All you need is love. That goes for zombies as well.
He doesn’t remember his name, but he knows it started with an R (Nicholas Hoult). R spends most of his time roaming around the local airport. R is a bit of a hoarder, collecting whatever he can as he tries to retain his past and who he used to be. R, like most young adults is nervous around the ladies, but more than anything else, desperately yearns to connect with someone. R also just happens to be a zombie, but the biggest thing that makes R a monster is his love for 80’s monster ballads, that and the fact he’ll eat your brain.
Based off Isaac Marion’s novel, in Warm Bodies, the world has gone to hell and zombies out number the band of human survivors that live behind a fortress. Zombies will devour the living any chance they get, but when R comes across the living Julie (Teresa Palmer), it’s love at first sight. His heart literally starts beating again. Events play out having R and Julie getting to know each other and weirdly enough, effectively make for a great love story.
I should have picked up on it right away with the blood orange victorian font used for the opening credit titles. It was only a matter of time before we got a zombie version of Romeo and Juliet. I liked Warm Bodies fresh take on the overused horror fad of late as Jonathan Levine was able to give the undead some heart, and not just for eating purposes.
The PG-13 rating keeps the film’s gore to a minimum, but Levine still gets some frights out of his horror/romance flick. A creation of what happens to zombies when they die, known as bonies, is an effective scare device.
Hoult, the little boy from About a Boy, is all grown up and great, succeeding with the difficult challenge of giving enough depth to a love-struck zombie character to be a film’s strong enough lead (narration definitely helps). I’m glad Levine cast Teresa Palmer, she made I am Number Four and Take Me Home Tonight more watchable than they should have been and, again, warms up the screen in Warm Bodies. I love the casting of Rob Corddry as a buddie zombie to R. This is by far Corddry’s most human performance, and its all the more impressive as a zombie.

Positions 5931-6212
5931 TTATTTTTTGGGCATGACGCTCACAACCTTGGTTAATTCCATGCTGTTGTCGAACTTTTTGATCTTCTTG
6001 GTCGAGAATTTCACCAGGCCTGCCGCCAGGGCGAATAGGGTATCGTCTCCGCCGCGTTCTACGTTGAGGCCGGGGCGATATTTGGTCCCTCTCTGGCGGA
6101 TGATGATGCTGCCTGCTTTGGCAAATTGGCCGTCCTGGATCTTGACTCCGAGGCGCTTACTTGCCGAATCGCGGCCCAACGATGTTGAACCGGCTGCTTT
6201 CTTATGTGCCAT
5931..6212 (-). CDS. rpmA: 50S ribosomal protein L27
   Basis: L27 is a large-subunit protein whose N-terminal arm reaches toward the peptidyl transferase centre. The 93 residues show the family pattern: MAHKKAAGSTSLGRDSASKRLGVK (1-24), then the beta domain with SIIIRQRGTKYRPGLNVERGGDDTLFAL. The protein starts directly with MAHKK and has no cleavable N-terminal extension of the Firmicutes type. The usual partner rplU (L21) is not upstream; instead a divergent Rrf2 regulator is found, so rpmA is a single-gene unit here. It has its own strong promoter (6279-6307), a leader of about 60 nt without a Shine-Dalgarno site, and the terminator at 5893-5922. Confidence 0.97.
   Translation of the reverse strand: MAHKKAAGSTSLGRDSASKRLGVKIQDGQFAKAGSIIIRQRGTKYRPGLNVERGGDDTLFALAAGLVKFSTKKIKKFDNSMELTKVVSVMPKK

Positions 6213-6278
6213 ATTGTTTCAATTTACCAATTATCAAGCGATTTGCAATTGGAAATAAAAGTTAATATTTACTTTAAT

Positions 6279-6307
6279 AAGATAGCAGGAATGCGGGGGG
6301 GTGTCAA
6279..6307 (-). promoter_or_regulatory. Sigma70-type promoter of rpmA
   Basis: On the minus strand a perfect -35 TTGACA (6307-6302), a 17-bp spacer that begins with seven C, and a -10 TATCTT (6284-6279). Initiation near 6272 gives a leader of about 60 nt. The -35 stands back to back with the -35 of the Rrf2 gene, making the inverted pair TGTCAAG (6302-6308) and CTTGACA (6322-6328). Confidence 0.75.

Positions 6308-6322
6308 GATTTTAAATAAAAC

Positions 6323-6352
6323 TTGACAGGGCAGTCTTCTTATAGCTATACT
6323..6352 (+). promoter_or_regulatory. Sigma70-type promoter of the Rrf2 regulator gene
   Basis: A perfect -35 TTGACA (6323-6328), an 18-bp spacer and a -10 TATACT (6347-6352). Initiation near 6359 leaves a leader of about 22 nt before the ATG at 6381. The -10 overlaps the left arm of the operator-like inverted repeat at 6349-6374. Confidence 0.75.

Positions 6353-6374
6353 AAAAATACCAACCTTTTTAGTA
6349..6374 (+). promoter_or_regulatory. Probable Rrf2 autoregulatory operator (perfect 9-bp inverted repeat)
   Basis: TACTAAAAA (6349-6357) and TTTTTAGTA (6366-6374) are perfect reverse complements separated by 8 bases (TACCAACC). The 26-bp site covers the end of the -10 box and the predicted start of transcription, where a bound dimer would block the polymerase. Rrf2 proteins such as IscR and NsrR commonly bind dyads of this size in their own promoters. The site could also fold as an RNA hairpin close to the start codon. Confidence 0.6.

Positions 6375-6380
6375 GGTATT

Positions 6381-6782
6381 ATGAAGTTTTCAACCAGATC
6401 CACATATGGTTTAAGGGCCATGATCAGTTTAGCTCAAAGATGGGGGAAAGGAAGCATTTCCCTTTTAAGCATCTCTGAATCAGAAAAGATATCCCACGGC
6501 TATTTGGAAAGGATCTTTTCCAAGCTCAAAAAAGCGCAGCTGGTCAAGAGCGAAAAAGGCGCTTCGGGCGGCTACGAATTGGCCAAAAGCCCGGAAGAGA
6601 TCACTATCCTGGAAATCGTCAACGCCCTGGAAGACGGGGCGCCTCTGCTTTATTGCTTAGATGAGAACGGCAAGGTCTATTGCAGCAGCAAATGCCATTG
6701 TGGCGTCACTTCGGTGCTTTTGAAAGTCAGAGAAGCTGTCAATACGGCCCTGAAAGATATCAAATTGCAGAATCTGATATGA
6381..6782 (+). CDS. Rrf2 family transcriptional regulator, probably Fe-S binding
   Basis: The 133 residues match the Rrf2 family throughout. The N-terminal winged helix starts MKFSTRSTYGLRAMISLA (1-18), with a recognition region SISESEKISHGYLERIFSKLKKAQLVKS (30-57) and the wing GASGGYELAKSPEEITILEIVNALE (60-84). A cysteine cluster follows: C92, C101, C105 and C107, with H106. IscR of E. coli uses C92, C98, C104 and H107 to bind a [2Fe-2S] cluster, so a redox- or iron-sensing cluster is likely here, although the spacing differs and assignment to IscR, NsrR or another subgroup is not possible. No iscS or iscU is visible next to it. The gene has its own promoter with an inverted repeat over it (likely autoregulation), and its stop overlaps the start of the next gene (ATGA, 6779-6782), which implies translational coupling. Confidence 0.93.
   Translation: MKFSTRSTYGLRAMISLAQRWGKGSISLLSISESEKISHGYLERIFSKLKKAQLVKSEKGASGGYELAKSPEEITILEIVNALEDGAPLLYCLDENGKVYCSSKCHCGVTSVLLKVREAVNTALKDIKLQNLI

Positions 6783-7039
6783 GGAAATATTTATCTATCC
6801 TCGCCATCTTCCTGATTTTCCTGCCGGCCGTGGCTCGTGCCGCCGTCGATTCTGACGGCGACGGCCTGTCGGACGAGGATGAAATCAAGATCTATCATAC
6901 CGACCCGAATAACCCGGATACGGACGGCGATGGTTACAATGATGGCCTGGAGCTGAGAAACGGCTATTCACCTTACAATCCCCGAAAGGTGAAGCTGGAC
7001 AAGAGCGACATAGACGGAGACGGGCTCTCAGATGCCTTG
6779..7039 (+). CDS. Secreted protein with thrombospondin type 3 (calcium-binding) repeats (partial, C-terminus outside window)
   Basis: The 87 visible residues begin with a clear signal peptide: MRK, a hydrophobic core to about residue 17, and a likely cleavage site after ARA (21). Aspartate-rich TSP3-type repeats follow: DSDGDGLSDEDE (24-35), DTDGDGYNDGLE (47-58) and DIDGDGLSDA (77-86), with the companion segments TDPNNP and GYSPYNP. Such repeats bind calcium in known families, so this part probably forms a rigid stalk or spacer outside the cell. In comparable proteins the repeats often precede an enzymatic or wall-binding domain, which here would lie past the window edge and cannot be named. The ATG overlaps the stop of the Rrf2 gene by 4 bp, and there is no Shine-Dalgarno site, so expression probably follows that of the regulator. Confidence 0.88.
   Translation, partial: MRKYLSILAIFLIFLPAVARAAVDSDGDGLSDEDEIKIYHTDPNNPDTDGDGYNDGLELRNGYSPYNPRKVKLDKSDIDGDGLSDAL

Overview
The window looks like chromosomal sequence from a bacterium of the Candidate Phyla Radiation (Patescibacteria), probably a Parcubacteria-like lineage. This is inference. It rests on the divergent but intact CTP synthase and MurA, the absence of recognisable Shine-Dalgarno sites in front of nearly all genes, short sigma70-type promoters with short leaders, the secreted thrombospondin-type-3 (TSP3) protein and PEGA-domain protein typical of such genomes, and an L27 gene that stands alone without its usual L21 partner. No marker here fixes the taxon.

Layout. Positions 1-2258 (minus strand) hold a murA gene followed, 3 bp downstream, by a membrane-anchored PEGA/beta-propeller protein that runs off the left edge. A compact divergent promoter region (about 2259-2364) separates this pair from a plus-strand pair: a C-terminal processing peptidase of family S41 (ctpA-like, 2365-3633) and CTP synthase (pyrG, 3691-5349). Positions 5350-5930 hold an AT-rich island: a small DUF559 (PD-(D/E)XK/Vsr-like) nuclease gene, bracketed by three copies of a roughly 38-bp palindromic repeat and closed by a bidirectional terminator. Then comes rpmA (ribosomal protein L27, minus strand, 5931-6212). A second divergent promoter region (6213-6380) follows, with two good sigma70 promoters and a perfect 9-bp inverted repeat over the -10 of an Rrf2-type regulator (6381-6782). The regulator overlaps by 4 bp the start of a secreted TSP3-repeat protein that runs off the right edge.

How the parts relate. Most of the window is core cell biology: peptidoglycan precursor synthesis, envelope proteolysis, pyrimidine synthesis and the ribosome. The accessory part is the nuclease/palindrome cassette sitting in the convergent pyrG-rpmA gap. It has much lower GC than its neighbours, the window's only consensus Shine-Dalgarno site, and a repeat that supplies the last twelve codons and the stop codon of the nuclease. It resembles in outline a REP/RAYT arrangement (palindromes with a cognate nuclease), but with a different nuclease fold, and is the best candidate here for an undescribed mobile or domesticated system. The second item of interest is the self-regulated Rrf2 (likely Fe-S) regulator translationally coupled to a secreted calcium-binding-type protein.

On the flip side of the casting I feel like the great John Malkovich is greatly underused. As Julie’s not very understanding father Malkovich pops in here and there, but really isn’t given any of the clever dialogue or moments that the rest of the cast gets to enjoy.
Levine’s storytelling doesn’t earn every love song he plays over the two leads finding themselves in each other, and while very funny, it does miss some obvious moments (I know, then why don’t I write it).
A very funny and at times moving twist on the “zombie” genre. Warm Bodies should be a big hit with they horror guys and rom-com ladies.
Take a Drink: whenever R shrugs his shoulders.
Take a Drink: whenever an 80’s song plays.
Down a Shot: whenever brains are eaten.